Not to mention that staying off the ground helps conserve body heat and keeps you protected from creepy crawlies.
Thankfully, making a bough bed is one of the simplest tasks that can be accomplished in little time.
Diffculty level: Moderate
Time required: Less than an hour
Two logs that are 7-8 feet long and at least 6-inches thick, two smaller logs that are 4-5 feet long and of equal thickness, cord or twine to lash the frame, a bough saw or a knife at least, smaller logs to form the framework, boughs or needles to form the bed.
How to Build the Bough Bed
Gather the two logs that are 7-8 feet long or chop them down and lay them on the ground parallel to each other. Place the two shorter logs across the ends of these logs to form a rectangular frame. Lash them together using cord or twine.
Now place the smaller sticks or logs perpendicular to the longer logs and stack them together to form the frame. Lash these tightly for it has to support your bodyweight. The last thing you need is your bed crashing in the middle of the night.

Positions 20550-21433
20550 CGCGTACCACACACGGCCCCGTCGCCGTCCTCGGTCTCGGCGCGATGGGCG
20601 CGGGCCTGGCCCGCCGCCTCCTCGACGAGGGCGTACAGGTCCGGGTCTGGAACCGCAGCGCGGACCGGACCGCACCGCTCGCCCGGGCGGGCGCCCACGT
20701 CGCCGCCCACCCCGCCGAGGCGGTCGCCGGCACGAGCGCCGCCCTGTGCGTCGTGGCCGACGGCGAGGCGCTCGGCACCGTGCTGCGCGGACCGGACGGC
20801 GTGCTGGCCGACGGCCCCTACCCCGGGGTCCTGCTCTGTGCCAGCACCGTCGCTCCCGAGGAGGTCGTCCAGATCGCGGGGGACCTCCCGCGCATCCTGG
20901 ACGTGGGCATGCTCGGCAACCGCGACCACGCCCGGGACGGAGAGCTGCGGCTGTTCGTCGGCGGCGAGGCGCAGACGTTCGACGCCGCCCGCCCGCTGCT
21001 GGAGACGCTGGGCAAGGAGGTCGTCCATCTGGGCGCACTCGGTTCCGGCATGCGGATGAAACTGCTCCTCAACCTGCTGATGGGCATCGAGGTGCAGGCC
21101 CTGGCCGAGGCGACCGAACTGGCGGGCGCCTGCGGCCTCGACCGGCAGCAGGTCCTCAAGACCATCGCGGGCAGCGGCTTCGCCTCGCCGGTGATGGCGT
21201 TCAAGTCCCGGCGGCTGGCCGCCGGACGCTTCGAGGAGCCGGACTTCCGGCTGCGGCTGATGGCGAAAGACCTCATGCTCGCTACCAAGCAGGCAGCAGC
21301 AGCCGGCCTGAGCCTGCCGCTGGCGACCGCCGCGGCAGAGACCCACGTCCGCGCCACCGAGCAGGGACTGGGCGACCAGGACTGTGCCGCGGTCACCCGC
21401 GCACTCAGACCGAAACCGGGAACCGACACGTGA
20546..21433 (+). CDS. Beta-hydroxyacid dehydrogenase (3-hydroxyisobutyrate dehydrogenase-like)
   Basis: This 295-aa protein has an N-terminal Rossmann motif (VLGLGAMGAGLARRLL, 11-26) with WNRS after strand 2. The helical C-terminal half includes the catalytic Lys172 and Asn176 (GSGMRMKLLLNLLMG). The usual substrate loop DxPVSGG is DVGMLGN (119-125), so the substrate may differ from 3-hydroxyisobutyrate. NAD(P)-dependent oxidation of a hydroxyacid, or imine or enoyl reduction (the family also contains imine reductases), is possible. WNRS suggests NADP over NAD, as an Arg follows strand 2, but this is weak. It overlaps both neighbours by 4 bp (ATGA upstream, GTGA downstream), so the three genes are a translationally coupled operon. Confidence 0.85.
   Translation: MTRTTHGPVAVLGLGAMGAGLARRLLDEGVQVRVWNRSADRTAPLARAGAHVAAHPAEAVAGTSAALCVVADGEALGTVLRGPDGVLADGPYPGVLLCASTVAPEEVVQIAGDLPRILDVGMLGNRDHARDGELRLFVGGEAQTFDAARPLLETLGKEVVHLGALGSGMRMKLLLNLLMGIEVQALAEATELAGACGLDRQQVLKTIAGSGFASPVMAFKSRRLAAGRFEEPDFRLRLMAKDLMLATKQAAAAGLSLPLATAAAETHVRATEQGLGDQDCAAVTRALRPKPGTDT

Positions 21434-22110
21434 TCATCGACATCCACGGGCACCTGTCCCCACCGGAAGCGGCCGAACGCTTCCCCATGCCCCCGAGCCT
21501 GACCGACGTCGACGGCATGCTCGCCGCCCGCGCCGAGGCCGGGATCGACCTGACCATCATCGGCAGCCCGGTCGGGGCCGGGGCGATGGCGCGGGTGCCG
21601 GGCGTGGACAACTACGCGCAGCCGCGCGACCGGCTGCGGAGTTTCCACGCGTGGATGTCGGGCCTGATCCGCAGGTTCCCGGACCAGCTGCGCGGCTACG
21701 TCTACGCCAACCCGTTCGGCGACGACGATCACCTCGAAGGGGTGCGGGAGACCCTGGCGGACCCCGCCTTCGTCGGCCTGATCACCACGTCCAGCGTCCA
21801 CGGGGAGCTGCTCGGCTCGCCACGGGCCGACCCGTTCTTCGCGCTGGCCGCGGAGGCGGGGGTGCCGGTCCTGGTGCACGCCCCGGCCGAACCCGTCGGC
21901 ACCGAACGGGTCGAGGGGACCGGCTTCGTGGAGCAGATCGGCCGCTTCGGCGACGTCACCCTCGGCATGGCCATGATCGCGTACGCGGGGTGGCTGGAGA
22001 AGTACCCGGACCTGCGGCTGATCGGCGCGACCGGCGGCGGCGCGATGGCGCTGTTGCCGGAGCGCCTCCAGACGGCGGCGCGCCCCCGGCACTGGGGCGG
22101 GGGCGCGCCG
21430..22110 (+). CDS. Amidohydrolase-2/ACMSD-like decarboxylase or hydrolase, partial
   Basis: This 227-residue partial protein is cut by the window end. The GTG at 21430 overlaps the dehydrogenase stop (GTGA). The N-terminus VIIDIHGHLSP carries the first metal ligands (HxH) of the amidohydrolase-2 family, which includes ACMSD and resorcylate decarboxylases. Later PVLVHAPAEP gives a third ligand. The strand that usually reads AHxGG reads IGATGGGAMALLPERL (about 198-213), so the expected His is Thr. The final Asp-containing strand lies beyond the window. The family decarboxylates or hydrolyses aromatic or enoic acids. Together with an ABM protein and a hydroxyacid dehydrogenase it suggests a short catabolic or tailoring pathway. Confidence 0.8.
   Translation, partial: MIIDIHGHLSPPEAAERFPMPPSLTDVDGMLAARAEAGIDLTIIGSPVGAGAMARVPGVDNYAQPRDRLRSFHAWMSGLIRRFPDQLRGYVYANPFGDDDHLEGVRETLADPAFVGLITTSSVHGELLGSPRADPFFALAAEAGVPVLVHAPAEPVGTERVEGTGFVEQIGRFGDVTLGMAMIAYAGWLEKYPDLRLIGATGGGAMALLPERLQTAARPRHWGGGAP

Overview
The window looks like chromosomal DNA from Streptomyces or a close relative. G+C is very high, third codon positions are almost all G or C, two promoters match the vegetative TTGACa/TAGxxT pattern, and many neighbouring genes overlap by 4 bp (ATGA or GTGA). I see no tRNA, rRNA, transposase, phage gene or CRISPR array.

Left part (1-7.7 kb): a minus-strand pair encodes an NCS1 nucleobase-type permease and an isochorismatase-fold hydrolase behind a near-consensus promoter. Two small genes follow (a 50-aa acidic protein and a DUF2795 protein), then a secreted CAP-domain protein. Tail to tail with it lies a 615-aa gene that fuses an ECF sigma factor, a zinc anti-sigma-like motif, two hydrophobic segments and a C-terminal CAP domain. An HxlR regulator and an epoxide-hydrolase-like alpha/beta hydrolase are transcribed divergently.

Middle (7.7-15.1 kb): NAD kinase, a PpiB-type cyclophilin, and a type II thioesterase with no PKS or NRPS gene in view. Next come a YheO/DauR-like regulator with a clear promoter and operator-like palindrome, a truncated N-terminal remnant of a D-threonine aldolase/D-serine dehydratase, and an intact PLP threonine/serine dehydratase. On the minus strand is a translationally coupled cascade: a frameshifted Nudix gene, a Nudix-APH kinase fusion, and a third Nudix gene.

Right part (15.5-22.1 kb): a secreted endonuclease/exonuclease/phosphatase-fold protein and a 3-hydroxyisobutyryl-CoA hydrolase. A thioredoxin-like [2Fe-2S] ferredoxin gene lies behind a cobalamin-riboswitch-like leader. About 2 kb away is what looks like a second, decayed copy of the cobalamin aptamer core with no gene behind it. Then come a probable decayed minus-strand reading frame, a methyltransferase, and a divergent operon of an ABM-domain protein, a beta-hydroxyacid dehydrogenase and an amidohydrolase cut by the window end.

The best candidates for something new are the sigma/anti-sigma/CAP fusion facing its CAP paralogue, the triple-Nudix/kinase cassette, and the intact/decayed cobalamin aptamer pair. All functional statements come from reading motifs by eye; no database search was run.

Gather boughs from any tree that has soft needles like spruce or white pine to form the bed. In case you aren’t in an alpine forest, you can swap this with dry leaves and debris.
You can also make an A-framed bough bed that’s elevated off the ground and inside one of your shelters.
#6 – Wickiup Shelter
The Wickiup or the Teepee is one of the oldest known man made shelters that’s still used widely by survivalists and bushcrafters.
This conical structure can be roomy enough to accommodate two to three campers. And it is one of the only ones that allows you to light a fire inside the shelter without the risk of the smoke choking you.
It goes without saying that making a roomy Wickiup is a labor-intensive task and the sooner you get started with it, the better.
The good part is that a Wickiup is sturdy enough to be used as a long-term hideout as well.
Diffculty level: Hard
Time required: Three to four hours
Large, strong logs to be used for the base frame, debris or trash bags or tarp to be used for weatherproofing the shelter, debris for the internal bedding, cord or vines for lashing the frame, knife or saw to trim the logs.